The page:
Gastroenterology & Hepatology

March 2020 - Volume 16, Issue 3

Gastro-Hep News

Samantha Alleman


Esophageal DNA Test Granted US Food and Drug Administration Breakthrough Device Status

The US Food and Drug Administration (FDA) has granted Breakthrough Device status to an esophageal DNA test (EsoGuard Esophageal DNA Test, Lucid Diagnostics) designed to help identify patients at higher risk for dysplasia and esophageal adenocarcinoma due to chronic gastroesophageal reflux disease (GERD), according to a press release published online on February 11, 2020 by the company. Breakthrough designation expedites device development and assessment and allows devices to receive priority FDA review.

The test, which is commercially available as a Laboratory Developed Test, is performed on esophageal samples collected using the company’s EsoCheck Esophageal Cell Collection Device. The test uses next-generation sequen­cing of bisulfate-converted DNA to identify methylation at 31 different sites on the VIM and CCNA1 genes. A prior study of 408 patients reported a sensitivity and specificity greater than 90% at detecting Barrett esophagus, with and without dysplasia, and esophageal adenocarcinoma.

Two upcoming studies headed by lead investigator Dr Nicholas J. Shaheen will compare the esophageal DNA test to the gold standard of endoscopy with biopsies. The screening study will include GERD patients without a prior diagnosis of Barrett esophagus or eso­phageal adenocarcinoma, and the case-control study will include patients with a previous diagnosis of dysplastic or nondysplastic Barrett esophagus or esophageal adenocarcinoma.


Etrasimod More Effective Than Placebo for Patients With Moderately to Severely Active Ulcerative Colitis

Etrasimod (APD334, Arena Pharmaceuticals) 2 mg was more effective than placebo for improving modified Mayo Clinic scores and achieving endoscopic improvement in patients with moderately to severely active ulcerative colitis. Treatment with the oral, selective sphingosine 1-phosphate receptor modulator, which is currently in development for immune-mediated inflammatory disorders, also appeared to be generally safe and well tolerated among the study population.

Results of the phase 2, randomized, double-blind, parallel-group, placebo-controlled study were published in the February 2020 issue of Gastroenterology. Dr William J. Sandborn and colleagues enrolled 156 patients ages 18 to 80 years with ulcerative colitis and a modified Mayo Clinic score (including stool frequency, rectal bleeding, and endoscopy findings) of 4 to 9, endoscopic subscores of at least 2, and rectal bleeding subscores of at least 1. Exclusion criteria included disease limited to the rectum. Patients were randomly assigned to receive once-daily etrasimod 1 mg (n=52), etrasimod 2 mg (n=50), or placebo (n=54) for 12 weeks. The study, performed from October 15, 2015 through February 14, 2018 in 87 centers across 17 countries, had a primary endpoint of an increase in the mean improvement in modified Mayo Clinic scores from baseline to week 12. Secondary endpoints included the proportion of patients with endoscopic improvement (subscores of ≤1) from baseline to week 12.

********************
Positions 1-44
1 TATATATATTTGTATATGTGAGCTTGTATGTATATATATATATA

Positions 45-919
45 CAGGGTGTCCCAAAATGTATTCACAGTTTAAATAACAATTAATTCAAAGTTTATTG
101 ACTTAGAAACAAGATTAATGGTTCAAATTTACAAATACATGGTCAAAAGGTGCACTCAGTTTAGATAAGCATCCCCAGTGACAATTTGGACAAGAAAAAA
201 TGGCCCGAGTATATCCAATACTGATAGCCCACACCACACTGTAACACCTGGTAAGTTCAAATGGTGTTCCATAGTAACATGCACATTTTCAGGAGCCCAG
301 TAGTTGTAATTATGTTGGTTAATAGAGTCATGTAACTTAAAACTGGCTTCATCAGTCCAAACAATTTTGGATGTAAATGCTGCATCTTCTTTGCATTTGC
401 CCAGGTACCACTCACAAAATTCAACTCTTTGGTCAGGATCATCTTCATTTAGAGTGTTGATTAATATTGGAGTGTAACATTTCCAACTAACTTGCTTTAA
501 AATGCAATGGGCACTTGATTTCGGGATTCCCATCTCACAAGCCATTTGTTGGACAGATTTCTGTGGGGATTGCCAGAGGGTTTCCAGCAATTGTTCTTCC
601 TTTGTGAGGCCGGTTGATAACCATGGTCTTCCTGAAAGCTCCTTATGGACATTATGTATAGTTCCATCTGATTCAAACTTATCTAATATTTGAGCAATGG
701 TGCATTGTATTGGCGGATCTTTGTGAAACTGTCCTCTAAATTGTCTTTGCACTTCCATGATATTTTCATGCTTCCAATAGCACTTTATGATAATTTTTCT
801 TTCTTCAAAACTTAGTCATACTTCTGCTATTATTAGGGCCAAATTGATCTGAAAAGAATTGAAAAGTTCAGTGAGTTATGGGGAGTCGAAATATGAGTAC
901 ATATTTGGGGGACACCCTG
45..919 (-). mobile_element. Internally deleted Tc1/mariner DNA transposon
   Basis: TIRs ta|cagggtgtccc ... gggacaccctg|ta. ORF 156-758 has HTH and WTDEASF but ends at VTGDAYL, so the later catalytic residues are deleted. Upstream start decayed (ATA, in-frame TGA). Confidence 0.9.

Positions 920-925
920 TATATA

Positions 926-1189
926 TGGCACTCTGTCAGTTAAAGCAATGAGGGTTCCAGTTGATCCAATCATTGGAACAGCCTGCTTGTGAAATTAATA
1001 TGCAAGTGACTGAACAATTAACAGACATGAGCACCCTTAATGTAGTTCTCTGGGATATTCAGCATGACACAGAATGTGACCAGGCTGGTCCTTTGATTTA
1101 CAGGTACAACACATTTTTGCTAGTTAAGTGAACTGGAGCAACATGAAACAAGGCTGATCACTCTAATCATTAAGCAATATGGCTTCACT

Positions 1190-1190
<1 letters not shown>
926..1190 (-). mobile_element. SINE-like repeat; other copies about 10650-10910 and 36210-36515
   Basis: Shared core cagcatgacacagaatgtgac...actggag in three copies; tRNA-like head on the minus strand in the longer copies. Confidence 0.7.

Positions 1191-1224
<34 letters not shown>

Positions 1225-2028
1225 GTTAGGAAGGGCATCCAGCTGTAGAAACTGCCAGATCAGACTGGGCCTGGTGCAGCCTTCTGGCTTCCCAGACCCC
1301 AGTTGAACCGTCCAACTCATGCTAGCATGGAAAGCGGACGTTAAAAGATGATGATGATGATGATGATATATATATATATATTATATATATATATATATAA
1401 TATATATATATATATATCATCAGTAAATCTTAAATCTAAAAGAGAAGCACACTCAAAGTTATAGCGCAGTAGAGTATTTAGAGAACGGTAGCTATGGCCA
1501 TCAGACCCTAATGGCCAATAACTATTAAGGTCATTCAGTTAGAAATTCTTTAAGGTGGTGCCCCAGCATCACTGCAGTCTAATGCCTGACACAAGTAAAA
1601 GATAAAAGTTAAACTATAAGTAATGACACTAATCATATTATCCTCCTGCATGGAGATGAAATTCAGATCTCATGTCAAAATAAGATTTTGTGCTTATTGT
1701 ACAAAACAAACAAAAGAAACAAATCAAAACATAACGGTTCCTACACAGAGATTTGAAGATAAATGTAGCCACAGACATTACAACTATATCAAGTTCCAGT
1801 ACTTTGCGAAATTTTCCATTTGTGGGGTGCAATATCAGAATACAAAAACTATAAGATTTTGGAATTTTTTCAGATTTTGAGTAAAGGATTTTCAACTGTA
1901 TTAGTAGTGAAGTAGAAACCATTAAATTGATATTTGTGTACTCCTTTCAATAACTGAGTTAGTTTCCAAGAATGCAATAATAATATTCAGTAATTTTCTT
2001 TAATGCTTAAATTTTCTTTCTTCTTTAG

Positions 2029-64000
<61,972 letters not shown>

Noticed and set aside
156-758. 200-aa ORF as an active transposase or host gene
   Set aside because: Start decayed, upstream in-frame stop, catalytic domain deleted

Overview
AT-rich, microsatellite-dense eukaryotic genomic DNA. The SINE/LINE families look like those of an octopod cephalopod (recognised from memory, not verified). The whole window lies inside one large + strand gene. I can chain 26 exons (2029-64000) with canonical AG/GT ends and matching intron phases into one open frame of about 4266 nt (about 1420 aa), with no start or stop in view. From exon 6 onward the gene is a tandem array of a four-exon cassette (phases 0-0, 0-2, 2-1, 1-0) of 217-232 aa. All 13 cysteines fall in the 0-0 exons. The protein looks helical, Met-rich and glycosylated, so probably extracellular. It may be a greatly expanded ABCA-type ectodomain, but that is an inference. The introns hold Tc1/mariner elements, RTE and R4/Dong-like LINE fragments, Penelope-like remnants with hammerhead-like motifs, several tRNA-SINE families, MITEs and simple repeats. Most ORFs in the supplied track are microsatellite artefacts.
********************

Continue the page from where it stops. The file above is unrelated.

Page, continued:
A total of 141 (90.4%) patients completed the 12 weeks of treatment, with 15 patients discontinuing most commonly because of treatment-emergent adverse events. Every patient receiving etrasimod 2 mg met the primary and secondary endpoints. Compared to placebo, patients receiving etrasimod 1 mg and 2 mg had a greater increase in mean improvement in modified Mayo Clinic score from baseline (1 mg, nominal P=.15; 2 mg, P=.009). Additionally, 41.8% of patients receiving etrasimod 2 mg had endoscopic improvement vs 17.8% of patients receiving placebo (P=.003). Most adverse events were mild to moderate, although 3 patients in the etrasimod 1-mg group and 4 in the etrasimod 2-mg group discontinued treatment due to treatment-emergent adverse events. Three patients had a transient, asymptomatic, low-grade atrioventricular block that resolved spontaneously. 


In Brief

An investigational subcutaneous formulation of vedolizumab (Entyvio, Takeda) helped significantly more patients with moderately to severely active Crohn’s disease achieve clinical remission at week 52 compared to placebo (48.0% vs 34.3%; P=.008), according to data presented at the 15th Congress of the European Crohn’s and Colitis Organisation. The formulation has been submitted for regulatory review with several key regulatory authorities worldwide. J Crohns Colitis. 2020;14(suppl_1):S020-S021.

Millennium Medical Publishing, Inc